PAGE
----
Jan de Vries in July 1943 in Scarborough, Ontario on leave prior to being sent overseas. He had not yet qualified as a paratrooper.Jan de Vries
Jan de Vries, 1944.Jan de Vries
Jan de Vries' boots.Jan de Vries
Jan de Vries' V-42 fighting knife.Jan de Vries
Jan de Vries' jump smock.Jan de Vries
Jan de Vries, 2009.Historica Canada
"On D-Day it was pitch black; and some of the guys went out and the moon gave them light to land by. But it was pitch black; and I thought, jeez I gotta be landing soon. Next thing I know, I hit the ground."
The air was full of planes. Now we couldn't see any because the portholes were too high and the only time I recognized, when we saw the flashes of the anti-aircraft guns when we went over the coast of France. I think that's what scared the pilots. They were as green as we were. On D-Day it was pitch black; and some of the guys went out and the moon gave them light to land by. But it was pitch black; and I thought, jeez I gotta be landing soon. Next thing I know, I hit the ground.
I remember I was about six or seven miles away from where I was supposed to be. I didn't know it then, but I hit the field, and got out of my chute; and ran over to the edge of the field. I looked through a bush, and I looked through the hedge. I saw this track and I moved on; there was nobody. I was hoping to run across a couple of guys from the group [1st Canadian Parachute Battalion]... nope, not a sound.
I went and reported to headquarters; and said I was a little late, but I got staggered and lost. They said, well go and join your platoon. So there are only a few of the guys from the platoon dug in at the edge of a field; and I picked a spot, and then an order came that I was to go find the Germans. So I went and crossed a field alongside of the hedge that was running along where I had decided to put my trench, and then I was along this field and there was a bush on the right. I had to step over one of our guys. He had [been shot by] a sniper and he had a bullet hole right there [between his eyes]. So that made me bend down and move a little faster.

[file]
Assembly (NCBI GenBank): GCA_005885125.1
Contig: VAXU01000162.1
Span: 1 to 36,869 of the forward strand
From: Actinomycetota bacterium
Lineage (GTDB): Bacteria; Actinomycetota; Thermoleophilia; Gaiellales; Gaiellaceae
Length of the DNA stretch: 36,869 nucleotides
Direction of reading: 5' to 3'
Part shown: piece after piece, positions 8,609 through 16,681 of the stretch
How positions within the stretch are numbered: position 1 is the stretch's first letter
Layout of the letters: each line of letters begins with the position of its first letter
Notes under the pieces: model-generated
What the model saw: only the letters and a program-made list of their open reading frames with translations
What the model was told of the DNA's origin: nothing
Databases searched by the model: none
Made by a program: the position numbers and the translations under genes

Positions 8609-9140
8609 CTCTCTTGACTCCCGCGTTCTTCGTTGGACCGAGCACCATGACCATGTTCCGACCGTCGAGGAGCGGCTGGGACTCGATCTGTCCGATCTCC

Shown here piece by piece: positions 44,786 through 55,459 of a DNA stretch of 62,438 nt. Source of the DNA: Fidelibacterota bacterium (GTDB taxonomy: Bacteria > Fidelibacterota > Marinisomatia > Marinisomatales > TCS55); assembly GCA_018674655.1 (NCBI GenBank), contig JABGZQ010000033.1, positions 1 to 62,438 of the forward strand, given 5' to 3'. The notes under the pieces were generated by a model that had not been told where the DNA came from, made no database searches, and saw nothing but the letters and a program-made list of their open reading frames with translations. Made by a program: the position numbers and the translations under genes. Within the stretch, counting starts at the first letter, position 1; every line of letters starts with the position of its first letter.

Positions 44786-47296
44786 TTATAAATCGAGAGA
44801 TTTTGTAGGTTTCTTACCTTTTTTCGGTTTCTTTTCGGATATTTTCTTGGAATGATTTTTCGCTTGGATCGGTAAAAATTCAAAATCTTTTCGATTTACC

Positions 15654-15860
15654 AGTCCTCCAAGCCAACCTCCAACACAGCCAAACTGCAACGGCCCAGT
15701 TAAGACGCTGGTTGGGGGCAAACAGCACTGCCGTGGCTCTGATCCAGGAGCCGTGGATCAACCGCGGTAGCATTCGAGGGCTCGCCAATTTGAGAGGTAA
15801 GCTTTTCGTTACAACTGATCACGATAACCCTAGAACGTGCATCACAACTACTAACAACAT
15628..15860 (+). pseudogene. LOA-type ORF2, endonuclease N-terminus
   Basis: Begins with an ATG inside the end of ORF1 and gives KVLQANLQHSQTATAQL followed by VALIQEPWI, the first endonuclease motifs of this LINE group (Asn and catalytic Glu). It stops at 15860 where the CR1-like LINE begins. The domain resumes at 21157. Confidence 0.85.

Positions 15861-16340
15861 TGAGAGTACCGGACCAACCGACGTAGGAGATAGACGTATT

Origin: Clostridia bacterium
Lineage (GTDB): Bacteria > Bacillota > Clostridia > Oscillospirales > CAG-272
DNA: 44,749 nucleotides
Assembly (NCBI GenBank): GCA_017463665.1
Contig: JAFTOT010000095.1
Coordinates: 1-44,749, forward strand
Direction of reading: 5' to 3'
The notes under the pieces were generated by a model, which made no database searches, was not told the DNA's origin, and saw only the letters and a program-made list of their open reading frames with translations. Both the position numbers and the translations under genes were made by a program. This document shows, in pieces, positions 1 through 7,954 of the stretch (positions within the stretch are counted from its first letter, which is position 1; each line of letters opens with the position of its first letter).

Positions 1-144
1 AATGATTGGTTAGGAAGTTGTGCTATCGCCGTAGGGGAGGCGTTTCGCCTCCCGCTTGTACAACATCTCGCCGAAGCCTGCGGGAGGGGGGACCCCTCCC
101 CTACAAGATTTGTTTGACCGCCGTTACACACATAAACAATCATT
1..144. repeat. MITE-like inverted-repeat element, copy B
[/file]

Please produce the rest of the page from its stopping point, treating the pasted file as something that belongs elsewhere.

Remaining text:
Nobody knows about June twelfth, but 700 German regiment men were ready to attack with tanks and a self-propelled 88 mm guns [German anti-aircraft artillery gun]. They were using that 88 to send shrapnel into the trees where we finally settled.
What happened that morning, when we heard that noise and the battle going on, we thought, oh happy days they're [the Germans are] getting it not us. Then a message came to report to company headquarters immediately, light weapons and light equipment. So we all doubled back and then Captain Hanson, who took over the company, he said we're going to brigade headquarters, they want some help. So there are about forty of us and we all doubled over to brigade headquarters. The brigadier, now he was a good man; and he told me after the war, he said he wasn't going to die. He said he knew he wouldn't die because he'd been shot in Africa and he’d been given up for dead. So he knew that he wasn't going to die in this war. So he led us on the double through fields and we'd gone up this dirt track. There was depressed trees, hedges on each side. Brigadier was walking along there with a swagger stick [short stick similar to a riding crop], saying come along lads nothing to worry about.
But we hurried up and crossed this road. It was a chateau property, and that's where we found all these dead fellows that had been killed, jeeps, and Bren Gun carriers [lightly armoured tracked vehicles] with ammunition exploding and burning. The Germans had made a mess of the whole area.